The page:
Thursday, July 17, 2008

That's why they call it the "Hub"

HUB = Heavy, Uncontrolled Borrowing.

Tekmage has a great post on the financial crisis. Seems they didn't exactly estimate what the Big Dig was going to cost. Oops.
The Big Dig latest score –
Original Quote - $3 Billion
Today’s Quote – $22 Billion

And we will be paying this off until 2038. . . .
The money's spent, on graft and corruption and sweetheart deals:
Massachusetts political hacks and their union stooges saw a chance to dive into a bucket full of money. They knew the numbers were lies. They knew the contract was a taxpayer ripoff. But because some cousin got a job leaning on a shovel, many Bostonians laughed up their sleeves and let it go. As long as we were shaking down Uncle Sugar for the money, who cares?

Oooops. Turns out we're paying 78% of the tab out of our own Bay State pockets. The state is so broke, we're borrowing money to cover paychecks for current workers. When you have to put payroll on the Visa card, you know you're in trouble.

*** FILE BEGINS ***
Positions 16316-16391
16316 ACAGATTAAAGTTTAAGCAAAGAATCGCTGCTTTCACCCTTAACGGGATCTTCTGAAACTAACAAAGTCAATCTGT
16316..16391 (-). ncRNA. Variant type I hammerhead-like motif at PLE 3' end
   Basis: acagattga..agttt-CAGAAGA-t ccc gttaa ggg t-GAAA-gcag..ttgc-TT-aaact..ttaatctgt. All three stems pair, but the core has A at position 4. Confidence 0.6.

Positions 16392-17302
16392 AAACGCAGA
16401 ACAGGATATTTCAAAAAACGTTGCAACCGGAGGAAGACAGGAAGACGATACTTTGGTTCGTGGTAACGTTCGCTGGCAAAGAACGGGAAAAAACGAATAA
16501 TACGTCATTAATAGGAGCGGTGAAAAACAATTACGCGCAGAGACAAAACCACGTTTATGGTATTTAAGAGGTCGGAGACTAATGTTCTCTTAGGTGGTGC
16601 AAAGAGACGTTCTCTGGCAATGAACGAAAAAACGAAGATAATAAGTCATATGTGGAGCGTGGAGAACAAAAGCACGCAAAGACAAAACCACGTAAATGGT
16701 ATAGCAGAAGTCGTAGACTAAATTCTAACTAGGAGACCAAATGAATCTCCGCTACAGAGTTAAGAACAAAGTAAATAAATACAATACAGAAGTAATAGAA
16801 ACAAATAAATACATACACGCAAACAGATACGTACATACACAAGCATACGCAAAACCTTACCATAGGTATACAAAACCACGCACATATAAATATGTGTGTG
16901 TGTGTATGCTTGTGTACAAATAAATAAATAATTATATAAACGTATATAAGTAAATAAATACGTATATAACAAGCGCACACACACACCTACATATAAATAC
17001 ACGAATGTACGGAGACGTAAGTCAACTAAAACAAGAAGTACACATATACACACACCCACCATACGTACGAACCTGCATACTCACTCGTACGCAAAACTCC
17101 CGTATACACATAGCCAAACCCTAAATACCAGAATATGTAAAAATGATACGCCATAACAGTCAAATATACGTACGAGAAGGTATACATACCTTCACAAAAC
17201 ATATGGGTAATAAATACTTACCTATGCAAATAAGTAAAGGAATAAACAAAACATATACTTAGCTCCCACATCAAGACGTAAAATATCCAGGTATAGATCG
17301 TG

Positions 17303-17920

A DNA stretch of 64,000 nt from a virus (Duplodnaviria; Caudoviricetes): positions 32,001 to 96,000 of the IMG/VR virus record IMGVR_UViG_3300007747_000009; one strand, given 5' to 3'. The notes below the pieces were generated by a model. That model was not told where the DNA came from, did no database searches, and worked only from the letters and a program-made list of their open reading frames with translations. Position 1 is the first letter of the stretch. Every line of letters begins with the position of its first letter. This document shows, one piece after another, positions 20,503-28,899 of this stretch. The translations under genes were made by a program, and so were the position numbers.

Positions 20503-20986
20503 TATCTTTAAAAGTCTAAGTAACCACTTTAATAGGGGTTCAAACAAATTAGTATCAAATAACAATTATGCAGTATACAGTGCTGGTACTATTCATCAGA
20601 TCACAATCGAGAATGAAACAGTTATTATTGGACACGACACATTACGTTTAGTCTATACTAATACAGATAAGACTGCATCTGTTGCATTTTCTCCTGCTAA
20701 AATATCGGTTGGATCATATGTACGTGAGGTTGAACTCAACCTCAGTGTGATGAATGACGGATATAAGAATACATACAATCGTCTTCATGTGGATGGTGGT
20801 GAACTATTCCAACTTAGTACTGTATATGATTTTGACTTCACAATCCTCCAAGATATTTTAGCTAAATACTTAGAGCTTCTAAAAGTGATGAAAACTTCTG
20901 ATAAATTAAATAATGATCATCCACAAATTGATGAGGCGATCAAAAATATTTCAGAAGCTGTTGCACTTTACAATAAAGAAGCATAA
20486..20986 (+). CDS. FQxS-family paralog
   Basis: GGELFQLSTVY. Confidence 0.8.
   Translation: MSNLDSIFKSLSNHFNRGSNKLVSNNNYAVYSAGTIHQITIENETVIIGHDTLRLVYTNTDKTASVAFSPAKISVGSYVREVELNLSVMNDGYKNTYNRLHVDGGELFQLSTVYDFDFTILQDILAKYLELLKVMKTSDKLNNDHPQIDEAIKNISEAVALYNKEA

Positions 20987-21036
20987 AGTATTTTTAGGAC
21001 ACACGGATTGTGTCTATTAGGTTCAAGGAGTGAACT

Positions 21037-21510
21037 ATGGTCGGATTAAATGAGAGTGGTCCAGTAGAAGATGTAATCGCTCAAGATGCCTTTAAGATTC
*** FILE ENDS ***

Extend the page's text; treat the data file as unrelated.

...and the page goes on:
Who will pay the price? Will anyone even be punished? Nobody but us taxpayers.
Bruce piles on, with a "ya think this is done?" moment:
Of course, what they forgot to mention is that this $22 billion figure is only valid until the next catastrophic failure.
As bad as this is - an uncontrollable political class drunk on money and power, and with as much self restraint and concern for the future as an 18 year old with a fake ID - just wait until the state and local public pensions come due:
Too, these articles rarely see fit to mention the other ways in which these wounds have been self-inflicted--the habit of making ever more lavish pension promises to the public sector unions, for example. Public pension funds are now officially a disaster. Politicians promised benefits without funding them. The befuddled fund managers seem to have mistaken beta for alpha, pouring their assets into riskier asset classes because they couldn't make up the deficit on a safe, modest appreciation every year. If these were private companies, most of those managers and their bosses would be under indictment. The problem is about to get worse, of course, because when do pension funds need the most topping up? During downturns, when asset values decline.
So let's run down the Massachusetts political checklist, shall we?
Project billions over budget again? Check.

State budget underestimated by hundreds of millions of dollars? Check.

Police and Attorney General abusing the citizenry? Check.

Y'all going to vote for us again? Check.
Any you guys think you're smarter than folks down south? Boy, howdy.

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